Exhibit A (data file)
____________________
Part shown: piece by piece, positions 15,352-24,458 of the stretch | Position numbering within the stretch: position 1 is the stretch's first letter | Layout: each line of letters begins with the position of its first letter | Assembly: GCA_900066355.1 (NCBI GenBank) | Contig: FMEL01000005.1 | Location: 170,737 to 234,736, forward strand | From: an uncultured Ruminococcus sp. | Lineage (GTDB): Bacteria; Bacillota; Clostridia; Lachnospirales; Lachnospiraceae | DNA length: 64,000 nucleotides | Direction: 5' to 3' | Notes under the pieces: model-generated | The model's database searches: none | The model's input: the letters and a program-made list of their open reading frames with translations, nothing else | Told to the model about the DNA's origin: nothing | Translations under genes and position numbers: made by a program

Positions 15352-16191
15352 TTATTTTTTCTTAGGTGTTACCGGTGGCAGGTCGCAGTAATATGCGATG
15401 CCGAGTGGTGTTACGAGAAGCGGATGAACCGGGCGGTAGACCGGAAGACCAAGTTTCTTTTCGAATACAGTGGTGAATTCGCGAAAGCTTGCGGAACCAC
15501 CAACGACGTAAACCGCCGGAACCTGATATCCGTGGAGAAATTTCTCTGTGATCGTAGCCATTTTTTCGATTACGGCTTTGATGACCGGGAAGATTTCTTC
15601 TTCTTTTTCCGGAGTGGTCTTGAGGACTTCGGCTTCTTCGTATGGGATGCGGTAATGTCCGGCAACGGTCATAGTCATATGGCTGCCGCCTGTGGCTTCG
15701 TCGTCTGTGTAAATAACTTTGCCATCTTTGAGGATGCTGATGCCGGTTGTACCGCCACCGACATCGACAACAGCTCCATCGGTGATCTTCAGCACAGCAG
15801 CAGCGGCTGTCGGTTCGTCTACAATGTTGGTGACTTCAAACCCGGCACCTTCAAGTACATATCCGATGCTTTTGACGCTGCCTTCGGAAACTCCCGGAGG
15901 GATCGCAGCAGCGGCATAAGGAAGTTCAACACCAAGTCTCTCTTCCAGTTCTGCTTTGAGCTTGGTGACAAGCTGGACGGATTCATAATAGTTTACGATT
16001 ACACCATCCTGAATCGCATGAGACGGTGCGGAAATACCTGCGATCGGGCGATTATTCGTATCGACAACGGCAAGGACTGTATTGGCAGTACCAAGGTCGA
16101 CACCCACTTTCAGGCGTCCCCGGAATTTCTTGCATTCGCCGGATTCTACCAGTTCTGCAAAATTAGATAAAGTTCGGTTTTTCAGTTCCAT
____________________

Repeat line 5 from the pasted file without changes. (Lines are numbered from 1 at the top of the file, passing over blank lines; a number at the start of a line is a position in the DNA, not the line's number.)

15501 CAACGACGTAAACCGCCGGAACCTGATATCCGTGGAGAAATTTCTCTGTGATCGTAGCCATTTTTTCGATTACGGCTTTGATGACCGGGAAGATTTCTTC